Common Flu Symptoms and Treatment

By Dr. Martin Hollegwart, March 1, 2013

Influenza, commonly known as "the flu", is an infectious disease caused by the influenza virus. Symptoms can be mild to severe. The most common symptoms include: a high fever, runny nose, sore throat, muscle pains, headache, coughing, and feeling tired. These symptoms typically begin two days after exposure to the virus and most last less than a week. The cough, however, may last for more than two weeks. In children there may be nausea and vomiting but these are not common in adults. Nausea and vomiting occur more commonly in the unrelated infection gastroenteritis, which is sometimes inaccurately referred to as "stomach flu" or "24-hour flu". Complications of influenza may include viral pneumonia, secondary bacterial pneumonia, sinus infections, and worsening of previous health problems such as asthma or heart failure.

Usually, the virus is spread through the air from coughs or sneezes.This is believed to occur mostly over relatively short distances. It can also be spread by touching surfaces contaminated by the virus and then touching the mouth or eyes. A person may be infectious to others both before and during the time they are sick. The infection may be confirmed by testing the throat, sputum, or nose for the virus.

Influenza spreads around the world in a yearly outbreak, resulting in about three to five million cases of severe illness and about 250,000 to 500,000 deaths. In the Northern and Southern parts of the world outbreaks occur mainly in winter while in areas around the equator outbreaks may occur at any time of the year. Death occurs mostly in the young, the old and those with other health problems. Larger outbreaks known as pandemics are less frequent. In the 20th century three influenza pandemics occurred: Spanish influenza in 1918, Asian influenza in 1958, and Hong Kong influenza in 1968, each resulting in more than a million deaths. The World Health Organization declared an outbreak of a new type of influenza A/H1N1 to be a pandemic in June of 2009. Influenza may also affect other animals, including pigs, horses and birds.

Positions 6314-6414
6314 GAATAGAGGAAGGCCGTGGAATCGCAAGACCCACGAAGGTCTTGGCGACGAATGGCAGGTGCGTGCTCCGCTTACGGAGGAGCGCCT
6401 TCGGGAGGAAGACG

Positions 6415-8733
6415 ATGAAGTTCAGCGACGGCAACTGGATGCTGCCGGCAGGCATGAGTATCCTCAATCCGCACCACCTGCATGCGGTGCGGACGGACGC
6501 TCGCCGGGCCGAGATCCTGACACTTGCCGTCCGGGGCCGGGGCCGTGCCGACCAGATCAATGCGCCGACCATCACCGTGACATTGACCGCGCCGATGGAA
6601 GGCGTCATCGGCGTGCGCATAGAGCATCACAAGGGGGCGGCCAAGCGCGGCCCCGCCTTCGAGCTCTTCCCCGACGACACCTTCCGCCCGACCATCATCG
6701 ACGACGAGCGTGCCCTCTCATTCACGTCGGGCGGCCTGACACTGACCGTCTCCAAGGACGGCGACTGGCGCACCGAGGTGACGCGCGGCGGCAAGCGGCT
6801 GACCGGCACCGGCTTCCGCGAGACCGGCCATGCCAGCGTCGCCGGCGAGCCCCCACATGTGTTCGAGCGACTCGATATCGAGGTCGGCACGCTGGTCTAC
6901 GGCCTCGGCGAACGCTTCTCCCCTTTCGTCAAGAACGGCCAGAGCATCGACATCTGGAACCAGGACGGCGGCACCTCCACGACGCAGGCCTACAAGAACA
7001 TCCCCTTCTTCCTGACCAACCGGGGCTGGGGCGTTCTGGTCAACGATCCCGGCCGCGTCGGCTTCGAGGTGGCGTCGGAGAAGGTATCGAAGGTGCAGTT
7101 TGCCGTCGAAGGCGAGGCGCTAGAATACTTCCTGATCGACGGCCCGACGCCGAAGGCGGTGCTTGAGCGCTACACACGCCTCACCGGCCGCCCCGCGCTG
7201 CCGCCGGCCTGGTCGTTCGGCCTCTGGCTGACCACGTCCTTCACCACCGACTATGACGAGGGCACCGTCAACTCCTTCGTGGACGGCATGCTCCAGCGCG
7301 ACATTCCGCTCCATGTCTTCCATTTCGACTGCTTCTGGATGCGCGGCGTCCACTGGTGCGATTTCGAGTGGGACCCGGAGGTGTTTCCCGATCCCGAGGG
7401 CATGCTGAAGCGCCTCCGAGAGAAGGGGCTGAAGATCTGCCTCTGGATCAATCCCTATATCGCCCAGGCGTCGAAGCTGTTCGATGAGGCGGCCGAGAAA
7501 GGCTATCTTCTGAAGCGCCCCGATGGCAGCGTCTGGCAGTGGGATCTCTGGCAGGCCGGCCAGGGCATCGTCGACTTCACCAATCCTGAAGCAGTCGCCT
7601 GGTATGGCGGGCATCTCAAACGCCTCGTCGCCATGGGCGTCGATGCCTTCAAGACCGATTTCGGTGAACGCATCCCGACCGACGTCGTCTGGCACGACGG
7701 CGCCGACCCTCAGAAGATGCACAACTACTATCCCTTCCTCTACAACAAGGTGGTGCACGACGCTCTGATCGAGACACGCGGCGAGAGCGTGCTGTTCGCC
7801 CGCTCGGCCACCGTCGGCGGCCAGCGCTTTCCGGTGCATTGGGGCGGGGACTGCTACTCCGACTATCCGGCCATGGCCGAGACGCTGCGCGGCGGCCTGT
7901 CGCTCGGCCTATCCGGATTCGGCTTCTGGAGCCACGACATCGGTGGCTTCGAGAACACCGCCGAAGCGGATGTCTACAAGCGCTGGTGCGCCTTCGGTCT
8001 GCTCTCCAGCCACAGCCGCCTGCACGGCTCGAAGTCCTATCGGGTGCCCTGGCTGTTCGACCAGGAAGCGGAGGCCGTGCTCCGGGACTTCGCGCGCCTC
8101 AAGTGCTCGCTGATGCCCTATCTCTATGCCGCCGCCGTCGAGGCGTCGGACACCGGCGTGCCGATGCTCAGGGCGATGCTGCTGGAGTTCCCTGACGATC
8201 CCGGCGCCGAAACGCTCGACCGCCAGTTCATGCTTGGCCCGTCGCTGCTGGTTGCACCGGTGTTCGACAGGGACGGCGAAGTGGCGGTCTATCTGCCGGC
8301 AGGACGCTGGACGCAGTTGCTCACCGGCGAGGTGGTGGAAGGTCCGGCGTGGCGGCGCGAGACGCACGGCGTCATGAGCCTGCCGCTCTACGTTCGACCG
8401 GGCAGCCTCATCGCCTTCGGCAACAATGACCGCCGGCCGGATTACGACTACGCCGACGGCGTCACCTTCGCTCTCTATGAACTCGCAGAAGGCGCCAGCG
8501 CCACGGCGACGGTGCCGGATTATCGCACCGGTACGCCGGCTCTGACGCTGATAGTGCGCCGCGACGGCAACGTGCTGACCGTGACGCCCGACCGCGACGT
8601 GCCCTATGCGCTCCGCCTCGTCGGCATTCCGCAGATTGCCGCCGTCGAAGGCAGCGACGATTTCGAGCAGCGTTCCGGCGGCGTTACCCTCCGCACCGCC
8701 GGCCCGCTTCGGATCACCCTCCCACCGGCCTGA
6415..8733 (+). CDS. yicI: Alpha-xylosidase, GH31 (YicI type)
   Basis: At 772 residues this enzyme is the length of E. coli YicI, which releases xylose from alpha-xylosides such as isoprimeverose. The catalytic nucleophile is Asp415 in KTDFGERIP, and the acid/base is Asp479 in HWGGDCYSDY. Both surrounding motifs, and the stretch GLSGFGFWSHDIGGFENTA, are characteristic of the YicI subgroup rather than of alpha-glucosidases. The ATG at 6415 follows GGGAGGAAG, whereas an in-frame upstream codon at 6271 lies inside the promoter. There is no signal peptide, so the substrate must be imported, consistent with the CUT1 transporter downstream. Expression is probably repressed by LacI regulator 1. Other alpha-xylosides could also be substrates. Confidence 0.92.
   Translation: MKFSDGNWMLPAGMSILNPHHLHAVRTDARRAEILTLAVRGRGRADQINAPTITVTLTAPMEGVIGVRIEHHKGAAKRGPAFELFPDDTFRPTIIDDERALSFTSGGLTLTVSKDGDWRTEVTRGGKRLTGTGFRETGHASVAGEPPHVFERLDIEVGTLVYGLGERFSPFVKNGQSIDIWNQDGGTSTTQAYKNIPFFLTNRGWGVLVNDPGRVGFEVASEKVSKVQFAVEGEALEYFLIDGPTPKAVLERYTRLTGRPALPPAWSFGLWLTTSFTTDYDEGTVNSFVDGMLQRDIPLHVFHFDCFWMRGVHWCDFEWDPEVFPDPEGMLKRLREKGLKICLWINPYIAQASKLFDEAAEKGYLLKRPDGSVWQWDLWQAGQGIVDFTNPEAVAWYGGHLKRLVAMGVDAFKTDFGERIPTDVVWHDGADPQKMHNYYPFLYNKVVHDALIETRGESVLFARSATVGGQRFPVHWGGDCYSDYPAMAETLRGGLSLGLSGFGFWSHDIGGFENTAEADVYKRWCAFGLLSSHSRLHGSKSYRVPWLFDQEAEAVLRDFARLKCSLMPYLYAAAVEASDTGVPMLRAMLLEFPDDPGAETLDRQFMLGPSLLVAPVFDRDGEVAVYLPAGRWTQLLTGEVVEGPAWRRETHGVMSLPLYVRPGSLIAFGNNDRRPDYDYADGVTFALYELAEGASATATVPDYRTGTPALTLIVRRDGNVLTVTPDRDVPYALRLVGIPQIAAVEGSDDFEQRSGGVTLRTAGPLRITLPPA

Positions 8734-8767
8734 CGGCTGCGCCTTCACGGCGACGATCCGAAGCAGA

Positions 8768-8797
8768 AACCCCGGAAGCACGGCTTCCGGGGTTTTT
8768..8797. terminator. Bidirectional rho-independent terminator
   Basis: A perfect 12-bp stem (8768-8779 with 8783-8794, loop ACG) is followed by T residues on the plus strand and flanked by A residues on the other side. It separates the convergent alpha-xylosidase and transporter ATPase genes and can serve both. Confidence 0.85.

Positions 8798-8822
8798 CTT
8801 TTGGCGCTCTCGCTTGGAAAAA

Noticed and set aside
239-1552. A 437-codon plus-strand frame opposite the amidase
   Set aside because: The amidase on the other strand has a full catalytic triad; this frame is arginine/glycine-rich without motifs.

Frequent hand washing reduces the risk of infection because the virus is inactivated by soap. Wearing a surgical mask is also useful. Yearly vaccinations against influenza is recommended by the World Health Organization in those at high risk. The vaccine is usually effective against three or four types of influenza. It is usually well tolerated. A vaccine made for one year may be not be useful in the following year, since the virus evolves rapidly. Antiviral drugs such as the neuraminidase inhibitors oseltamivir among others have been used to treat influenza. Their benefits in those who are otherwise healthy do not appear to be greater than their risks. No benefit has been found in those with other health problems.

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